"Ken Binmore has written a truly exciting book that derives moral principles of fairness, equity, and other behavior from evolutionary theory. In his theory, societies that hit on more efficient and 'fairer' equilibrium are more likely to survive through a combination of genetic and cultural selection. He is in my judgment appropriately highly critical of the rather arbitrary solutions to morality offered by Kant and some other philosophers. The book is innovative but controversial, and is truly a fresh and original approach written mainly in non-technical language. It should be widely read and discussed. I predict it will have a significant influence on discussions of moral principles in the future."--Gary S. Becker, University of Chicago and Nobel laureate in Economics
"Ken Binmore has written a lively, readable account of his social contract theory--shorn of technicalities and accessible to nonspecialists. Readers will be treated to fun and games in social philosophy for the 21st century." --Brian Skyrms, Professor of Philosophy, University of California, Irvine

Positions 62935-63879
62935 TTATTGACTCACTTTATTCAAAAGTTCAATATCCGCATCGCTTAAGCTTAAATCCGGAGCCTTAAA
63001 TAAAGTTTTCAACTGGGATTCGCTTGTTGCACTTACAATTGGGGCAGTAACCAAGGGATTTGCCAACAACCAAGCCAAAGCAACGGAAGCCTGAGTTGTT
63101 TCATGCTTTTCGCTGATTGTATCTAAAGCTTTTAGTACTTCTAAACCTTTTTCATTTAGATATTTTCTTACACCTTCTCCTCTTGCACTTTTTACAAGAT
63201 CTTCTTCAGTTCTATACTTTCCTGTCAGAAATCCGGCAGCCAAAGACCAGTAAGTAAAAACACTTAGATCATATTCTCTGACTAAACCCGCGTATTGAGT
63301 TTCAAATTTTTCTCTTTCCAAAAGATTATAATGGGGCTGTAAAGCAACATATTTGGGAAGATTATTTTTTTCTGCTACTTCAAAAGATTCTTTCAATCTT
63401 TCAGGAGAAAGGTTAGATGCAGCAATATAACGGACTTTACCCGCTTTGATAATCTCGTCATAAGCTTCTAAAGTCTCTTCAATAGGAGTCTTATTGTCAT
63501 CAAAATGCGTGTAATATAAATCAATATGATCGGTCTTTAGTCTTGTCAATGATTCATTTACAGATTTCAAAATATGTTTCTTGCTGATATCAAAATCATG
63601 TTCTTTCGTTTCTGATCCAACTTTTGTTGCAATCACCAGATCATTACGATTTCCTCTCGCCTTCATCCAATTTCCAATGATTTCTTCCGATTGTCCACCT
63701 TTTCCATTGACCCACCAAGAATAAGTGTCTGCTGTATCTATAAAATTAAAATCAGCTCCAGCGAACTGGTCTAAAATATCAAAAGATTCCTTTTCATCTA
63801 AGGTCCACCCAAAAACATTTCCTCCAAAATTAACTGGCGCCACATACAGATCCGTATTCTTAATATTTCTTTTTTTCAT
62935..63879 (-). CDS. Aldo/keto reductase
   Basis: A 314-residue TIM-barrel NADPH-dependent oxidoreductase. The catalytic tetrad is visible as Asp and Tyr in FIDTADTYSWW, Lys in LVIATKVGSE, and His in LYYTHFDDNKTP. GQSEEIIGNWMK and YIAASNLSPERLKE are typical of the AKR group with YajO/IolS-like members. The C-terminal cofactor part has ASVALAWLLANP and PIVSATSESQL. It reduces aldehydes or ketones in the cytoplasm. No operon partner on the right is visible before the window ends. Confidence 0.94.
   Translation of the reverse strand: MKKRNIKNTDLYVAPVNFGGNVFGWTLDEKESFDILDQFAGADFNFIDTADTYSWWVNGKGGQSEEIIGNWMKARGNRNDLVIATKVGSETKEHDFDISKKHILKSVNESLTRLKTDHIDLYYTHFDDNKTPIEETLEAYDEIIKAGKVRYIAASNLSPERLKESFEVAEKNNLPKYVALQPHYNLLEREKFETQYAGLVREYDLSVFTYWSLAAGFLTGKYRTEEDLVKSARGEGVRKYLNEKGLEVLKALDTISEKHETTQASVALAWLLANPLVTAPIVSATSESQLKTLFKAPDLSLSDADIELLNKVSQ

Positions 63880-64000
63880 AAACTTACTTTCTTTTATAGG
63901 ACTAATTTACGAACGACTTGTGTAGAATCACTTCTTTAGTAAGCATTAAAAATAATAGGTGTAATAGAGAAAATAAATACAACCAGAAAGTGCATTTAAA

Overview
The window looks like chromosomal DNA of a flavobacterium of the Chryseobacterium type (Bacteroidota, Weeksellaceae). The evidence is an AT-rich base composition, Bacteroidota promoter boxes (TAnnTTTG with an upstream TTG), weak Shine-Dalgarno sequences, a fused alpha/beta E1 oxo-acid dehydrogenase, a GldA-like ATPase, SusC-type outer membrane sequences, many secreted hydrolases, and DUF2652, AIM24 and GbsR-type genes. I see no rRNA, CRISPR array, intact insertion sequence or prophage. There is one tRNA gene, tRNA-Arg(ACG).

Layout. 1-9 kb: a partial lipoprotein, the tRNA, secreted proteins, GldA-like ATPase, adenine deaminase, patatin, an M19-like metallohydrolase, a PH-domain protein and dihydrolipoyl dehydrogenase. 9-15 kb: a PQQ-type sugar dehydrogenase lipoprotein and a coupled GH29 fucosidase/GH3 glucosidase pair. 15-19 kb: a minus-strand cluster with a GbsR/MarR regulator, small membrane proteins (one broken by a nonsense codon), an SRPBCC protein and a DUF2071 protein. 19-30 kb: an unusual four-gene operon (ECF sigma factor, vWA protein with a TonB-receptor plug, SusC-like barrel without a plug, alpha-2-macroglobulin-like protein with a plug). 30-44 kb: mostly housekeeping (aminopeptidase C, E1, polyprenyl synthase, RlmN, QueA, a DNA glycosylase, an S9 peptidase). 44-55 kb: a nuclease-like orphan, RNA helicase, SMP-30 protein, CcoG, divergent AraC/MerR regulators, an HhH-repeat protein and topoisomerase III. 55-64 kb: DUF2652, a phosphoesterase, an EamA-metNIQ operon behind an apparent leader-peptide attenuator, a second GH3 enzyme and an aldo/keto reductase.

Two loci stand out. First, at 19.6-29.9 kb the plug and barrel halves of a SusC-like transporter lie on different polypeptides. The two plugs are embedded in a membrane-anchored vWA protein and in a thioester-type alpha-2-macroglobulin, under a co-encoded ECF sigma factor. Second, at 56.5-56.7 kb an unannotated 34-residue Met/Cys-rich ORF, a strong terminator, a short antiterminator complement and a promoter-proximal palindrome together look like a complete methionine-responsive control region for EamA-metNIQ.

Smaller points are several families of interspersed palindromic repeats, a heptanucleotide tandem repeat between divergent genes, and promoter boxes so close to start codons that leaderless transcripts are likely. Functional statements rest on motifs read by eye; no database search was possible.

About the Author
is a mathematician-turned-economist who has devoted his life to the theory of games and its applications in economics, evolutionary biology, psychology, and moral philosophy. He is best known for his part in designing the telecom auction that raised $35 billion for the British taxpayer, but his major research contributions are to the theory of bargaining and its testing in the laboratory. He is a Fellow of the British Academy and of the American Academy of Arts and Sciences. He is the author of 12 books and some 90 research papers. He is Emeritus Professor of Economics at University College London.